Schuinshoogte is a short gravel pass situated near Newcastle in KwaZulu-Natal, shaped like a back-to-front question mark when viewed from the south. It takes its name from a hillock on the northern side, which was the scene of a famous and decisive battle during the 1st Anglo-Boer War. The road is bumpy and rutted, but should not present too many problems for non-4x4 vehicles except in wet weather. The pass forms an access route from the R34 between Newcastle and Memel to the Schuinshoogte battlefield memorial site, which consists of numerous monuments and gravesites located on both sides of the road.
Koffiekloof Pass is one of those official but technically insignificant passes that you would barely notice unless you know exactly where it is, and is hardly worth going out of your way for unless you intend to tick the pass off a list. It is highly unlikely that coffee was ever grown here, so the name is probably derived from the likelihood that this location was used as a stop-over or break area during treks. The gravel road is in an excellent condition and can be driven in any vehicle, and few hazards other than the probability of farm animals in the road are likely to present themselves. The scenery is however lovely and its proximity to the Chelmsford Dam means you will probably see game and birdlife.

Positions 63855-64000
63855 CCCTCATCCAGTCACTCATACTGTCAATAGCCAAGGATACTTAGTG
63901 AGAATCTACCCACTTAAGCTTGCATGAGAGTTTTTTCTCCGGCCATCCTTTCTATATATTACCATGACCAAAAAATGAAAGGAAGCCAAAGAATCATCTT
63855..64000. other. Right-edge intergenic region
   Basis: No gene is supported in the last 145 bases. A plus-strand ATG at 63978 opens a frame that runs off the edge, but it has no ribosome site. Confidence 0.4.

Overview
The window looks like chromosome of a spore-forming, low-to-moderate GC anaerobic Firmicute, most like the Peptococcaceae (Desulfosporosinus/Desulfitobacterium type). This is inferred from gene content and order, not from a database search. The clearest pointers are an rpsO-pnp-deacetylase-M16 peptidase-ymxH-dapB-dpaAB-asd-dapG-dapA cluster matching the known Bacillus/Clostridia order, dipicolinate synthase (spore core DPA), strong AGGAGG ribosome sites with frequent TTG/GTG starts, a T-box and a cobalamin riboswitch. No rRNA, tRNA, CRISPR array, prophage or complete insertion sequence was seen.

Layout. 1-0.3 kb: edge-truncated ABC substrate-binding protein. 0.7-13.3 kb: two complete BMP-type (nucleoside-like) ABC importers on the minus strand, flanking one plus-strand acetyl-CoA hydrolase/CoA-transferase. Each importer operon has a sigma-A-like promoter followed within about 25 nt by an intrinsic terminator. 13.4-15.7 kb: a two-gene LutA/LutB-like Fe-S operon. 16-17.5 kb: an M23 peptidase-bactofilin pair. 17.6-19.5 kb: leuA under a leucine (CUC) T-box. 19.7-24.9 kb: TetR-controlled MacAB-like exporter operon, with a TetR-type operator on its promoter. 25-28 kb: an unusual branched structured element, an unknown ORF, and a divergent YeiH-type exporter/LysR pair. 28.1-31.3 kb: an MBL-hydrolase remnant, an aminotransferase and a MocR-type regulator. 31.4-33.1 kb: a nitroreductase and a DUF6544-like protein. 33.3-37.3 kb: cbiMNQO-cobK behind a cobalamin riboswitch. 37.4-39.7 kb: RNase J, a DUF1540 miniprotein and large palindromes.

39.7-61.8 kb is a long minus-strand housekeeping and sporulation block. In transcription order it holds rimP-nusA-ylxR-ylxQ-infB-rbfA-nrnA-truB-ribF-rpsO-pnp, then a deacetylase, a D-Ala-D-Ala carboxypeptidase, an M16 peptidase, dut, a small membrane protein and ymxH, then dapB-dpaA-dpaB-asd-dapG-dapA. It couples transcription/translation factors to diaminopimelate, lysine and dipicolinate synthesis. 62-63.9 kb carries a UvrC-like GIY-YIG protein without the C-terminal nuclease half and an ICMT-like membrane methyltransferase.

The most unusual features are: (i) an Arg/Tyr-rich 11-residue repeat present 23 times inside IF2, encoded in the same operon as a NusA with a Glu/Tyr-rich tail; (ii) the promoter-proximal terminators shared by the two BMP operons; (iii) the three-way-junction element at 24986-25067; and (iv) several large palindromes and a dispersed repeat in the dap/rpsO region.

Mollshoogte is a long gravel road pass located in the north-western corner of the KwaZulu-Natal province, close to Volksrust and Charlestown. It is in the centre of a trio of passes which traverse the escarpment in this area, the other two being Lang’s Nek to the west and Barrowfield Pass to the east. With a height gain of nearly 400 metres and a length of almost 7 kilometres, this a substantial pass, but the road surface is good and there are no particularly sharp corners. It should not present any problems, except perhaps during or after heavy rains. Another official pass called Mollsnek is located very close to the summit, but as this is on private land, we have elected not to document this pass on our website.